Scientists discover exoplanet 'hotter than most Stars'
Scientists have discovered a Jupiter-sized exoplanet “hotter than most stars ever been discovered”, with a surface temperature of 4,327 degree Celsius and nowhere close to habitable”.
The planet, named as KELT-9b, is 2.8 times more massive than Jupiter, but only half as dense. “It is so hot, it’s being vaporised by its own star,” says NASA.
Stars are classified into seven categories based on their temperatures: O, B, A, F, G, K and M, where O stands for the hottest planet in the known universe, with temperature of nearly 3,000 degree Celsius and the letter M is used for the coolest stars, bearing temperature of about 3,500 degree Celsius. The newly discovered parent star called KELT-9 is A-type, nearly twice as hot, as our sun.
The planet is tidally locked to its star -- as the moon is to Earth -- one side of the planet is always facing toward the star, and one side is in perpetual darkness. Molecules such as water, carbon dioxide and methane can’t form on the dayside because it is bombarded by too much ultraviolet radiation. The properties of the nightside are still mysterious -- molecules may be able to form there, but probably only temporarily.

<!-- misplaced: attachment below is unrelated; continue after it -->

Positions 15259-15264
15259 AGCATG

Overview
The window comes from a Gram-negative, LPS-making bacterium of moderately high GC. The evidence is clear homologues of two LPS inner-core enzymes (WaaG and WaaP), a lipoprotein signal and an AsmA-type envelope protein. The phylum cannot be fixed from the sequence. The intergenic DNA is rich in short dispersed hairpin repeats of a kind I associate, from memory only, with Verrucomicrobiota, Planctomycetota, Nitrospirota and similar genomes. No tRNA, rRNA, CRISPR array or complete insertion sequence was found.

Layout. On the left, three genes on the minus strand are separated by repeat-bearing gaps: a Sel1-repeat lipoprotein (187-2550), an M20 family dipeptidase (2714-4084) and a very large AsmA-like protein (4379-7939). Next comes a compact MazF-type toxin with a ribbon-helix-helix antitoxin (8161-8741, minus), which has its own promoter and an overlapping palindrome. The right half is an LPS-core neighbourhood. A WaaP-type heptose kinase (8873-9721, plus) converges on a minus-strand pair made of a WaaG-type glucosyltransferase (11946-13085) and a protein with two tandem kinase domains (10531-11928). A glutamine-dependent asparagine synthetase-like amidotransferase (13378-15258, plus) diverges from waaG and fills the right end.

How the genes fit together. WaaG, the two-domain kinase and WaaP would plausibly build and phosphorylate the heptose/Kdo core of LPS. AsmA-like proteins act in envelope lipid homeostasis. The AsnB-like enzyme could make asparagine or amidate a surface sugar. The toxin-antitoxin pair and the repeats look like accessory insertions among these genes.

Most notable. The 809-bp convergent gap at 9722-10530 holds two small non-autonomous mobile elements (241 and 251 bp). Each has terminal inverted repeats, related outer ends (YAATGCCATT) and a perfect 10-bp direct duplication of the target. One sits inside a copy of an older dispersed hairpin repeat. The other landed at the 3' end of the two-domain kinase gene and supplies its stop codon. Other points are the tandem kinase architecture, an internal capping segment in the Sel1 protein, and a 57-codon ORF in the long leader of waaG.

“It’s a planet by any of the typical definitions of mass, but its atmosphere is almost certainly unlike any other planet we’ve ever seen just because of the temperature of its dayside,” Gaudi said.
The KELT-9 star is only 300 million years old, which is young in star time. Given that the planet’s atmosphere is constantly blasted with high levels of ultraviolet radiation, the planet may even be shedding a tail of evaporated planetary material like a comet.
“KELT-9 radiates so much ultraviolet radiation that it may completely evaporate the planet," said Keivan Stassun, a professor of physics and astronomy at Vanderbilt University, Nashville, Tennessee, who directed the study with Gaudi.
But this scenario assumes the star doesn’t grow to engulf the planet first.
“KELT-9 will swell to become a red giant star in a few hundred million years,” said Stassun. “The long-term prospects for life, or real estate for that matter, on KELT-9b are not looking good.”
The planet is also unusual in that it orbits perpendicular to the spin axis of the star. That would be analogous to the planet orbiting perpendicular to the plane of our solar system. One "year" on this planet is less than two days.
KELT-9b is nowhere close to habitable, but Gaudi said there’s a good reason to study worlds that are unlivable in the extreme.
(—with inputs from NASA.)